ART 8000 Thesis Research: Digital Art

After passing to thesis and selecting a thesis committee, graduate students enroll in ART 8000 Thesis Research: Digital Art with the chair of the thesis committee. Students are expected to write an articulate proposal outlining creative, formal, and research goals for the thesis year. Their work culminates in a written thesis and a professionally mounted solo exhibition.

Elisa Fabris Valenti


En to pan from Elisa Fabris Valenti on Vimeo.

untermensch from Elisa Fabris Valenti on Vimeo.

ART 4230 Virtual Space & Motion

Virtual Space & Motion builds on the 3D modeling skills developed in ART 2230 Virtual Space, bringing virtual elements into a context outside of Maya. The course focuses on group projects and honing skills in the 3D pipeline. Particular attention is placed on time-base narratives and creating digitally animated shorts using 3D graphics. Students learn about 3D painting, 3D sculpting, motion capture, particle systems, and compositing. It is highly recommended that students have a foundation in 3D modeling before taking this course. Students will examine past animators and their methods in order to inform their creative decisions and will also look at contemporary forms of animation from media, entertainment, advertising, and the fine arts. While learning about technique and craft, students will also explore the role of the virtual in society.

ART 2050 Digital Art I

Digital Art I introduces students to basic design principles and terminology within the digital environment. This course covers the technologies and production processes used to successfully create and complete digital art and design projects, from brainstorming of concepts, to scanning, importing, creating, printing, executing and presenting works.


Zooplankton by Ethan Engemann on Vimeo.

ART 2230 Virtual Space

This course offers an introduction to modeling and animation using three-dimensional objects and spaces in a virtual environment.

ART 4541 Special Studies: Motion Design

This course is an introduction to methods and processes of creat­ing motion graphics for broadcast and cinema. Students explore the relationship between still- and time-based design elements—such as type, image, composition, pacing, rhythm, sequencing, and sound—to create graphic communications. Students explore the variable of mo­tion in a series of narrative graphic design projects that build in complex­ity over the course of the semester. They work in analog and digital formats, using valuable tools and software programs such as Adobe Photoshop and Adobe After Ef­fects to create motion graphics that complement their individual aesthetic.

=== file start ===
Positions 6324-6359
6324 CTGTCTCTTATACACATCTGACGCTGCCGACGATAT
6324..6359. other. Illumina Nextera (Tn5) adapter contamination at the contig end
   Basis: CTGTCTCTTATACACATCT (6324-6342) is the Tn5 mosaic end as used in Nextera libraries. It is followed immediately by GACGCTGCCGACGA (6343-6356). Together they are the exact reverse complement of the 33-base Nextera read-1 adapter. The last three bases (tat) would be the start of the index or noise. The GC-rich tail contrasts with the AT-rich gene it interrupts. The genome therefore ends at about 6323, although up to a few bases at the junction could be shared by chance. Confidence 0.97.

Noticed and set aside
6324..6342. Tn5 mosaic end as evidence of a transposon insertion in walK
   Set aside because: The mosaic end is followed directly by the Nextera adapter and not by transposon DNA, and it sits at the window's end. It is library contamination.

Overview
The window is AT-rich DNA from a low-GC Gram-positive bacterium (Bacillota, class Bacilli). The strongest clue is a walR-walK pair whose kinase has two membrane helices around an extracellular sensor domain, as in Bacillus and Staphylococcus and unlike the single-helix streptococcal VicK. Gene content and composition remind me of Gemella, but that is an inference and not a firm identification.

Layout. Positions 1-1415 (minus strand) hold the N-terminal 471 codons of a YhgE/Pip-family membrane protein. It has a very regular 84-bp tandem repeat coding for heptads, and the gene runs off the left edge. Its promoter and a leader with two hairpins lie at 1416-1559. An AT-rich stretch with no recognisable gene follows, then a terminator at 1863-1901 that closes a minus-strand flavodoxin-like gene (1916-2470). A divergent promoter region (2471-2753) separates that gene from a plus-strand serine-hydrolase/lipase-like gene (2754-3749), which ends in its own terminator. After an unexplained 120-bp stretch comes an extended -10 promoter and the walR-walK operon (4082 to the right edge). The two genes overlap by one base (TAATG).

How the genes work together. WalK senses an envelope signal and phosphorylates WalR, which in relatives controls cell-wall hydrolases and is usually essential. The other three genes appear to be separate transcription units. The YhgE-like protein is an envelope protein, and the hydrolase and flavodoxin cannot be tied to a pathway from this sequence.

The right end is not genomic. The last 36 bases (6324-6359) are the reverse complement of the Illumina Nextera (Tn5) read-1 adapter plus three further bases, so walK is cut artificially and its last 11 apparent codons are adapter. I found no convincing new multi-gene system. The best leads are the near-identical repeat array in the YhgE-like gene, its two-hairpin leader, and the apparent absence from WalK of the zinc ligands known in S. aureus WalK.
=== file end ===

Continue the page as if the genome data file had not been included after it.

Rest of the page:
The Dance by Jeremy Grassman from Richard B. Doubleday on Vimeo.


Kelly Kral in Less Than A Minute by Darin Tran from Richard B. Doubleday on Vimeo.


Sweet Tooth by Christina Chang from Richard B. Doubleday on Vimeo.

ART 2392 / ART 4391 Digital Printmaking

ART 2382 Digital Printmaking offers an overview of digital printmaking practices, blending technological innovations with traditional printing methods. Through a structured series of projects, students work in the digital environment using Photoshop, Lightroom, and Maya, as well as other digital platforms, to generate imagery for their prints. Students work on three individual projects—one each in screen print, photo-lithography, and digital inkjet output—in preparation for a culminating project employing each of the media and technologies introduced in the course.

In ART 4391 Advanced and Alternative Digital Printmaking, students pursue experimental work in various digital print media. Building on the knowledge, skills, and imagery developed in Digital Printmaking, this course focuses on personal explorations in digital media, platform, and print output. This course is best suited to the needs of advanced printmaking and digital art undergraduate students as well as graduate students from photography and graphic design. It may be incorporated into BFA or MFA thesis projects as a corollary to focused research and practice.